We’d all like our children to strive for excellence. After all, don’t we want them to be the best they can be? To go for the gold? To shine?
For most kids, those lofty goals are simply, well, lofty goals. But some children see things just a bit differently. They take that drive for excellence and turn it into a thirst for perfection. And that, experts say, can create considerable stress—for the kids and for their parents.
“Perfectionism is the pursuit of excellence taken to the extreme,” says Rosemary Callard-Szulgit, author of Perfectionism and Gifted Children. “It interferes with everyday life.”
Perfectionists often feel there’s only one way to do something: the perfect way. Kids take this thought process a step further, experts say, figuring, “If it’s not perfect, it’s a failure, and I’m a failure, too.”
Lexy Relph says her 5-year-old daughter, Isabelle, is a perfectionist. “She’s normally a very outgoing, positive person, but if she feels like she’s not going to be perfect at something, she won’t even try it,” says Relph. “It holds her back from undertaking fun activities and succeeding in some areas, because she’s afraid she won’t be good enough.”
The way perfectionist children manifest their obsession varies, but according to Jan Faull, a Seattle child development and behavioral expert, perfectionist kids usually fall into two categories: underachievers and overachievers. Underachievers tend to be paralyzed by their perfectionism. Afraid they may make a mistake or fail, they avoid making decisions and trying new things. Overachievers push themselves relentlessly to do everything perfectly, says Faull.
Peryl Manning’s 6-year-old son, Jack, is an overachiever. Rather than giving up, Jack persists at a task until it’s perfect. “If he’s working on writing the number 8, he’ll erase it 10 times before he gets it right,” she says. “He does really well in school and all his activities, and people are always telling me what an amazing boy he is.” But if he can’t achieve perfection, he’ll fall apart, says Manning.
The inability to live up to unrealistically high standards can have an impact on a child’s mental health, says Faull. “Perfectionism is an illusion. It’s unattainable, so the child can never meet his goal.” This constant “failure” causes stress in young children, and can lead to anxiety and depression, she says.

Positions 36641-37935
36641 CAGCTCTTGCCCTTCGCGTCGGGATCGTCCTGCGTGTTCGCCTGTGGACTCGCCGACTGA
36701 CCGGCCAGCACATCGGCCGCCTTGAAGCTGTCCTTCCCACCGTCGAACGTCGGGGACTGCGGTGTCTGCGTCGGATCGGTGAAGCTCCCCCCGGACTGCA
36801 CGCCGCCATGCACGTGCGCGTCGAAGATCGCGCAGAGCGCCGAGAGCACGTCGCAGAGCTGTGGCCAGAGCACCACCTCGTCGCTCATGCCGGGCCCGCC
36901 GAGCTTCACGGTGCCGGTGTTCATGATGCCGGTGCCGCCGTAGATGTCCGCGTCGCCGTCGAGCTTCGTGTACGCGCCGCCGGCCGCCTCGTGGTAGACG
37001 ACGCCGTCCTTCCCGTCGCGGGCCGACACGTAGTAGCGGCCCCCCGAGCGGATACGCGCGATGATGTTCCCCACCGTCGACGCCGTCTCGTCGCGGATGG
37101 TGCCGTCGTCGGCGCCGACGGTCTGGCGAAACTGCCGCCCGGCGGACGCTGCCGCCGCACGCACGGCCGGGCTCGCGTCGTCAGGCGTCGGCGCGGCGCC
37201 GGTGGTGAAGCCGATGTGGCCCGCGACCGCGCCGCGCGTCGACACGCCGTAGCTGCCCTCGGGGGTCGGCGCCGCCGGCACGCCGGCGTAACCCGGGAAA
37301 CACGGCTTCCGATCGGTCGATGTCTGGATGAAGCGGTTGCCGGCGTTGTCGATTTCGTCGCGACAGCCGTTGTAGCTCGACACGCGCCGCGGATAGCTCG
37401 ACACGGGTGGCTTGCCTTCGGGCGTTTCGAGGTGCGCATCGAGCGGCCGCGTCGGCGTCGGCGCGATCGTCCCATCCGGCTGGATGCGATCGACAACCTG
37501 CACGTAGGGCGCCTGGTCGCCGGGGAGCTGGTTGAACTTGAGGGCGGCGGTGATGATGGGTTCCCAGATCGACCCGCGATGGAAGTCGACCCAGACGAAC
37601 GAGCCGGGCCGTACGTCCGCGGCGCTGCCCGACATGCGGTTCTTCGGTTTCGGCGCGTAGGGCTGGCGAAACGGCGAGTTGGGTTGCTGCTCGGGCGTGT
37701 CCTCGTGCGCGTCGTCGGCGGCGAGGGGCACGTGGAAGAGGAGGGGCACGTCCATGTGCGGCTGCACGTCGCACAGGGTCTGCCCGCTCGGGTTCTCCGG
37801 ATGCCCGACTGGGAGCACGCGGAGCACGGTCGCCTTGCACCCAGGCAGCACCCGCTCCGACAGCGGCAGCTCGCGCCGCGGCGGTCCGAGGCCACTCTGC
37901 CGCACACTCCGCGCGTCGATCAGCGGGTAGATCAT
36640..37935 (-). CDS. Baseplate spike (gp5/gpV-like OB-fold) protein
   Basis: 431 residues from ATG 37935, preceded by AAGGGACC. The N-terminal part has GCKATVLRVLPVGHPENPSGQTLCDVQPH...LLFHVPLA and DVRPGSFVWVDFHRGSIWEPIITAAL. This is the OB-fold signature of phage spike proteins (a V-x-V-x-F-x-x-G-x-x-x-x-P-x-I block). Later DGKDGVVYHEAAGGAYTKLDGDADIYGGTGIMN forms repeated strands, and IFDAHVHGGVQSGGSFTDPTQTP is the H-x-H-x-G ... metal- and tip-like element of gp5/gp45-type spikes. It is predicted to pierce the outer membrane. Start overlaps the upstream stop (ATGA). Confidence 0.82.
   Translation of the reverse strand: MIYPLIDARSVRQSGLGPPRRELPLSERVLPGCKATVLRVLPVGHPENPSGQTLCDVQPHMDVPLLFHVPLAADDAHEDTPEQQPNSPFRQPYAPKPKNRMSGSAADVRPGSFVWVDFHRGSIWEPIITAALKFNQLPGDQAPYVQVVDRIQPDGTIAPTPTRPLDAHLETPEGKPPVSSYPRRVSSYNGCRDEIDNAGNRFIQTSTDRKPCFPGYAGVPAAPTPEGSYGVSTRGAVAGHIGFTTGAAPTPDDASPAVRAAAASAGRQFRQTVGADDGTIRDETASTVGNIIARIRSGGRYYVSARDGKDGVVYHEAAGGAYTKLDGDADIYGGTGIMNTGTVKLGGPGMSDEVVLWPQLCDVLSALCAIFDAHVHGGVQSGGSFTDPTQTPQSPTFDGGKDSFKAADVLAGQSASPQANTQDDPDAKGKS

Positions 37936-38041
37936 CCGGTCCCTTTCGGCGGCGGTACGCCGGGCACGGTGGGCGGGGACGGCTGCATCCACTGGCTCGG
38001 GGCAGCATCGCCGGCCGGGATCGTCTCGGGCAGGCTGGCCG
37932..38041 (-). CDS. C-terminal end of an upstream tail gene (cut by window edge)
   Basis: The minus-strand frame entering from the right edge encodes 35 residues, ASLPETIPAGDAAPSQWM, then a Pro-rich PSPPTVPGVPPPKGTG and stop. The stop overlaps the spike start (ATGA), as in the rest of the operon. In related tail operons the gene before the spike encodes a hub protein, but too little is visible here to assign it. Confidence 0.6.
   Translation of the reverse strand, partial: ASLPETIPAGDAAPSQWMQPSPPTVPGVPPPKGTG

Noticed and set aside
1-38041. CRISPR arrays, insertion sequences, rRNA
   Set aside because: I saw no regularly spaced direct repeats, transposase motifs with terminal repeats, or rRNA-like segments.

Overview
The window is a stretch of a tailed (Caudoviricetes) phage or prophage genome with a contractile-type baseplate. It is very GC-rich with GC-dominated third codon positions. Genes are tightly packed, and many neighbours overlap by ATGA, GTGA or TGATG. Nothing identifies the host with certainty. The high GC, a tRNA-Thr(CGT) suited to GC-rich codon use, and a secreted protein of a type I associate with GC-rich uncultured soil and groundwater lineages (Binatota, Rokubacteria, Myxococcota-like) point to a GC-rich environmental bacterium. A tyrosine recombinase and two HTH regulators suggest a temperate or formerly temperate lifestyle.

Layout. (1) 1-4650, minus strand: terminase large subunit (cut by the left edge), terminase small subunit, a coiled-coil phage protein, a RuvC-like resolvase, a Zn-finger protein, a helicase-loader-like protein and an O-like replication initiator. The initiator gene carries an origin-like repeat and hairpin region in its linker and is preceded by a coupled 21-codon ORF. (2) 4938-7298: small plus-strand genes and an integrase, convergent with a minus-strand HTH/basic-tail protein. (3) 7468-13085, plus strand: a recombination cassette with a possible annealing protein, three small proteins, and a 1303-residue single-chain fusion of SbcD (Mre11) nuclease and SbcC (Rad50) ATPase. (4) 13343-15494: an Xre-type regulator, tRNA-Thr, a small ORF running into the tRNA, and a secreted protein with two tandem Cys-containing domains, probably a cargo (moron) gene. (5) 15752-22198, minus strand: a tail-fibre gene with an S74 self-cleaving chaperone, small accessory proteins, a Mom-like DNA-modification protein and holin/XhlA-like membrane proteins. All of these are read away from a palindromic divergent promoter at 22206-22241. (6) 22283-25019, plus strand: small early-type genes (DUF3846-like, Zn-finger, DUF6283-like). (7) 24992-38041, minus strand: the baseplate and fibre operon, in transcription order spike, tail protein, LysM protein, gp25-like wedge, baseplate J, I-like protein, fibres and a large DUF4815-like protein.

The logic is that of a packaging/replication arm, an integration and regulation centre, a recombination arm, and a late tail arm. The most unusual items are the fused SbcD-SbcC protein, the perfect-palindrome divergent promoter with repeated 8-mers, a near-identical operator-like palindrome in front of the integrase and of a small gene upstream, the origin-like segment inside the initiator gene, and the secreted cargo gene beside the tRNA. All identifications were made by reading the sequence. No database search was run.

Where it begins
So where does this need to be perfect come from? Research shows that firstborn children are often perfectionists (perhaps because first-time parents feel they need to get everything “just right”). So are gifted children. And while a gifted child’s thinking is accelerated, her abilities may not be—and that can cause frustration. “These kids don’t have the skill or ability yet to achieve what they see in their minds,” says Callard-Szulgit.
But typically, that drive comes from mom and dad, experts say. Though parents may not realize it, they often encourage the behavior through their own perfectionistic tendencies or by the way they praise their child. “Constantly telling a child, ‘You’re wonderful, amazing and perfect’ in an attempt to build their self-esteem is different than saying, ‘I love you. You’re so special in my life,’” says Callard-Szulgit. The “you’re amazing” praise qualifies the child’s behavior and puts pressure on them to live up to their parents’ expectations.
How to help
Are there perfectionists growing up in your house? You can help them find balance, suggests Faull. “Don’t discount their feelings,” she says. “Acknowledge their disappointment and remove the source of frustration, if possible.”
Leave the “scene of the crime” and go for a walk. This helps distract your child from obsessing over making something perfect and offers him an opportunity to talk about it—and to release some of the stress, says Callard-Szulgit.
Additionally, focus on effort rather than achievement. “Instead of telling Isabelle she drew a beautiful picture, we tell her we like how she is trying her hardest,” says Relph.
Read children’s books that deal with perfectionism. Allow your child to see you try and fail at something, and speak regularly about how everyone makes mistakes, including people your child looks up to. And encourage unstructured, imaginative play. There can be a great benefit when perfectionist children do not have anything—or anyone—to compare themselves to.
Above all, don’t try to talk kids out of being perfectionists, says Faull. “This is who they are.”
Andrea Dashiell is a local freelance writer.